There's much to be said for "growing old gracefully". And then there are those of our contemporaries who are dragged to senior citizenship kicking and screaming. I find I'm at a crossroads, accepting that my superhero physique's got some miles on it, and embracing what maturity brings (really, guys. There's good, past fifty. And we've earned it.) So what do the senior decades look like for you? A phrase applies well in our situation: "The best revenge is living well".

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I think the important thing is to do what you can do, and do it well.
I REALLY want to get back to regular exercise, and once I'm through with a current short term intense job I'm doing I will.

I once went to a chiropractor who wrote a book "Stronger after 40" as to how to exercise for optimum health. Well when I last saw him he was ewll over sixty and looked really, really good.

I think the important thing is NOT to try and be 20 - we aren't - but to be the healthiest we can be at whatever age we are.

A neighbor once remarked, "You are getting younger!" I joined a gym and used it regularly, I went into the outdoors as often as possible, I took up hobbies that demanded physical and mental acuity: Fencing and Acting. I just turned 60. I acknowledge there are some things I can't change, like my genetic loss of hearing, but I am going to fight the Grim Reaper tooth and nail!

I am 63. I have learned I can take good care of myself physically, be fit, and stay active, but time is going to do some things that cannot be changed. My skin is thinner, my muscles aren't as large, and I'm just not as strong physically. I also have arthritis. On the plus side; sex is still great when your over 50; that's part of the reason you stay in shape.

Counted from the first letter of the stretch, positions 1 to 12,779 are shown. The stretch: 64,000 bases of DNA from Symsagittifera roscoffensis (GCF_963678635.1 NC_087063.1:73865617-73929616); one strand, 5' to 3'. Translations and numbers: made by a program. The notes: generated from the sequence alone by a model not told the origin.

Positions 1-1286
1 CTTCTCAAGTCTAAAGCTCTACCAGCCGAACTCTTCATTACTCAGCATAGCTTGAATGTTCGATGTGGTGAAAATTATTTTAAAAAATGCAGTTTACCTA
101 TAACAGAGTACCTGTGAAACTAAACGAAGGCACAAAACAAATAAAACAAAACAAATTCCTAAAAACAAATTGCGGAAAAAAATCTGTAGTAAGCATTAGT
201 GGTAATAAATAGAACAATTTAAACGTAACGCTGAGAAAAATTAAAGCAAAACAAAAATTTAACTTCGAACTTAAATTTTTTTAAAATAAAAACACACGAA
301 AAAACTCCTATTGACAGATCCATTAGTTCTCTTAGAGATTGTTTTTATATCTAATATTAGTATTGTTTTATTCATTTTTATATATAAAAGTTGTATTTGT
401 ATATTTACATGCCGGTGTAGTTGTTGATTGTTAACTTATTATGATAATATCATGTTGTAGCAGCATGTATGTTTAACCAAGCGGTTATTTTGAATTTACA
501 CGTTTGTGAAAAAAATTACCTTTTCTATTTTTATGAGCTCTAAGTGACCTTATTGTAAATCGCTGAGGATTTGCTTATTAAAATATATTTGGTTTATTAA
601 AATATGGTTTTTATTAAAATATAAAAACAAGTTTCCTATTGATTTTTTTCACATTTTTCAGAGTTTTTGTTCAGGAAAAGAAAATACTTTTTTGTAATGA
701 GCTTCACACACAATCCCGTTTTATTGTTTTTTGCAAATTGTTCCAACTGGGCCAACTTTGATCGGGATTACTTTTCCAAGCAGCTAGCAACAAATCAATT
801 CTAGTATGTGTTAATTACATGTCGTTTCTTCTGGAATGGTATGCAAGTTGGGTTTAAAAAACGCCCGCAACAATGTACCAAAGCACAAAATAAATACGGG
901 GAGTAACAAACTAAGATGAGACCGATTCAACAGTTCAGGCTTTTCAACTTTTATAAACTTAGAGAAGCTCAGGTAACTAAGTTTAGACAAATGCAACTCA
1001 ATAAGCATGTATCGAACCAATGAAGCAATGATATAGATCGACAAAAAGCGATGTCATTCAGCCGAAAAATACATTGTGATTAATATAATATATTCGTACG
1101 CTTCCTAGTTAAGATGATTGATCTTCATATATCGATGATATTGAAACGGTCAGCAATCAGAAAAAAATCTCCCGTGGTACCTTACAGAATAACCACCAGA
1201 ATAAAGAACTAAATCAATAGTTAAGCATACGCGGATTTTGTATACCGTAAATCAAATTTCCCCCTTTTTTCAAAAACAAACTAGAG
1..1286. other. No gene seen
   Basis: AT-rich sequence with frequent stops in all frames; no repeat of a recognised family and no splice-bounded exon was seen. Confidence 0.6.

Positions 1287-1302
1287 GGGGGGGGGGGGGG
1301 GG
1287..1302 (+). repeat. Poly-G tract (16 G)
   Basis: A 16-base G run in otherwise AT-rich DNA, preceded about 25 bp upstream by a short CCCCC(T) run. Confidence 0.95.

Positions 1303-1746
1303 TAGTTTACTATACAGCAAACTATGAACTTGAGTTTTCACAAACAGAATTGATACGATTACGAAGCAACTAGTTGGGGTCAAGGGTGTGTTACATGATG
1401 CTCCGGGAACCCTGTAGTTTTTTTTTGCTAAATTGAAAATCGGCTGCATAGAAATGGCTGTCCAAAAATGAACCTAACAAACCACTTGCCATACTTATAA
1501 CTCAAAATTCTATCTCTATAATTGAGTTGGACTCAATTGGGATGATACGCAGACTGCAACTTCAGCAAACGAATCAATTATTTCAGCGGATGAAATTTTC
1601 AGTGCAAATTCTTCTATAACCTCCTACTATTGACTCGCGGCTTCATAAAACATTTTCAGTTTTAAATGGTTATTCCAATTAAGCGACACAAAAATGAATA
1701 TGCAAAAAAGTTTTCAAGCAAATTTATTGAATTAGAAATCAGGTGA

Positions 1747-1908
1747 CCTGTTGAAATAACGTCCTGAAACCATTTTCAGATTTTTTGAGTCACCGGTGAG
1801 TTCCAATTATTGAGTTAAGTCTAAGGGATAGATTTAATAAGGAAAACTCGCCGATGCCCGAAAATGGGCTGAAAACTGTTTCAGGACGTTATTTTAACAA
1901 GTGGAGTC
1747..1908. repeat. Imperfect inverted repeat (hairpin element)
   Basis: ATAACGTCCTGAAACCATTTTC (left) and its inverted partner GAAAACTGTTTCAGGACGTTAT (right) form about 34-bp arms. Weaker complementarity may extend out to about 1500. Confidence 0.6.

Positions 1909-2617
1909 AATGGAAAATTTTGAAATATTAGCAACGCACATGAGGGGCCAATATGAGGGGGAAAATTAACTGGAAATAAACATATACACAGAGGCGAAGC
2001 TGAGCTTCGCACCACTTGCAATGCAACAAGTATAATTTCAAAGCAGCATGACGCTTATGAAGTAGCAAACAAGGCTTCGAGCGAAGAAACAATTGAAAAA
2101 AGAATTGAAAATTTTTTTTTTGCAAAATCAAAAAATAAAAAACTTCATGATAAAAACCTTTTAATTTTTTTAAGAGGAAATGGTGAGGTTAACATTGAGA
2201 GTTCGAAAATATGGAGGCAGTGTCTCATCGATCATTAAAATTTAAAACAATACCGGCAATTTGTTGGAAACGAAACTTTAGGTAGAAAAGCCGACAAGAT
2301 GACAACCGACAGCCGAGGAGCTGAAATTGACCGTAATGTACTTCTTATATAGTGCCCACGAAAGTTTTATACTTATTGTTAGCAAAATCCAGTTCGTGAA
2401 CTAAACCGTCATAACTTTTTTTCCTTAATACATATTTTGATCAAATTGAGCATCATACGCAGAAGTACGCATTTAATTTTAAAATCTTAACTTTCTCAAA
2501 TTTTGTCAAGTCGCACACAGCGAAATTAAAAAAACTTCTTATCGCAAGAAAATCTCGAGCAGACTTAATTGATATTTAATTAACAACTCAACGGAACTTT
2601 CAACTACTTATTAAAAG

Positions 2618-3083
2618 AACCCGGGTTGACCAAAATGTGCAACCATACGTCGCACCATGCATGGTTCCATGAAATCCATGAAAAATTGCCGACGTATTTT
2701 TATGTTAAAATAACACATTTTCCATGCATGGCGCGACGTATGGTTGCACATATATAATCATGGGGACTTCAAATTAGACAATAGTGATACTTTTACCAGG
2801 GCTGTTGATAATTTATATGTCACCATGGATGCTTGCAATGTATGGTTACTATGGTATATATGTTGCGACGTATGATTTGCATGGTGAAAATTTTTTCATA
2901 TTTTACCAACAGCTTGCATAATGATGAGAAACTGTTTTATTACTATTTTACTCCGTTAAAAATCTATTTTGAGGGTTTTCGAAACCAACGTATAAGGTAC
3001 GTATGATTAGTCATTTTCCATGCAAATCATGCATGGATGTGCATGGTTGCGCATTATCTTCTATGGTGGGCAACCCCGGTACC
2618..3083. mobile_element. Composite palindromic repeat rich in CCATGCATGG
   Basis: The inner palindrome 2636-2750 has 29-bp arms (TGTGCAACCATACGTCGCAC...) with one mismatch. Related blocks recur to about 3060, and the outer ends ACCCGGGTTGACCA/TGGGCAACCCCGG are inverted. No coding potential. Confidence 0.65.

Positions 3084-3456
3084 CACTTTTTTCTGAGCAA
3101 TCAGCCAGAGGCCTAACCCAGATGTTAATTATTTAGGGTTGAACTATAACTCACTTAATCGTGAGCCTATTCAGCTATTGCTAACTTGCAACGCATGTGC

The best part of 'beating the clock' is just making the best out of every day; going to bed at night knowing you've done the best you could to make a difference. Whether you live to be 50 or 85 how you use your time is what matters. That's my wisdom, briefly.

Now that I'm 55, I don't have to do as many pushups for the PRT, so I thought about doing fewer in my upper-body workouts, but why reduce those if I'm not reducing anything else?  I concentrate on form as do as many as I can do properly. 

I may put a little more thought into what I wear as I age, because a t-shirt with jeans or shorts is comfortable, but a little sloppy.  My wardrobe can improve with age. 

More formal is better as we age, particularly in public. Frumpy works at home,but does not flatter a guy with some age on him. I'm all about comfort, but you wouldn't catch me in a tee shirt, even at Walmart. And as we all know, ANYTHING goes at Walmart!

[...] So what do the senior decades look like for you? A phrase applies well in our situation: "The best revenge is living well".

I'm in my sixties, divorced, and retired (I took early retirement). I've been hitting the gym and dieting the last few years, and I lost 75 pounds of flab and got back in pretty good shape. My joints are creaky and I don't strain to push a lot of weight for fear of tearing something, but otherwise I look and feel pretty good. 

Other than that, on the day-to-day level I'm mainly just puttering around and enjoying the peace and relaxation.

I did most of my "bucket list" stuff earlier in life, so these days my current goals are pretty modest by comparison. I'm learning Canasta and Bridge; eventually I'll join the local senior center to play some cards and interact a bit more with the local folks. And I'm working on my French: I live in the northeast US and Montreal is just up the road. If I ever get any good at French I'll look to join some kind of cross-cultural social group.

Life is good. No worries, got my health.

I am enjoying life much more than when I was younger.  Since turning 60 I have made four trips to China and one to VietNam.  I really enjoyed them all.

It's almost as if the five decades previous have prepared us and taught us how to really enjoy what life's about now, and not give a rip about the "small stuff". I sure would have done a few things differently.


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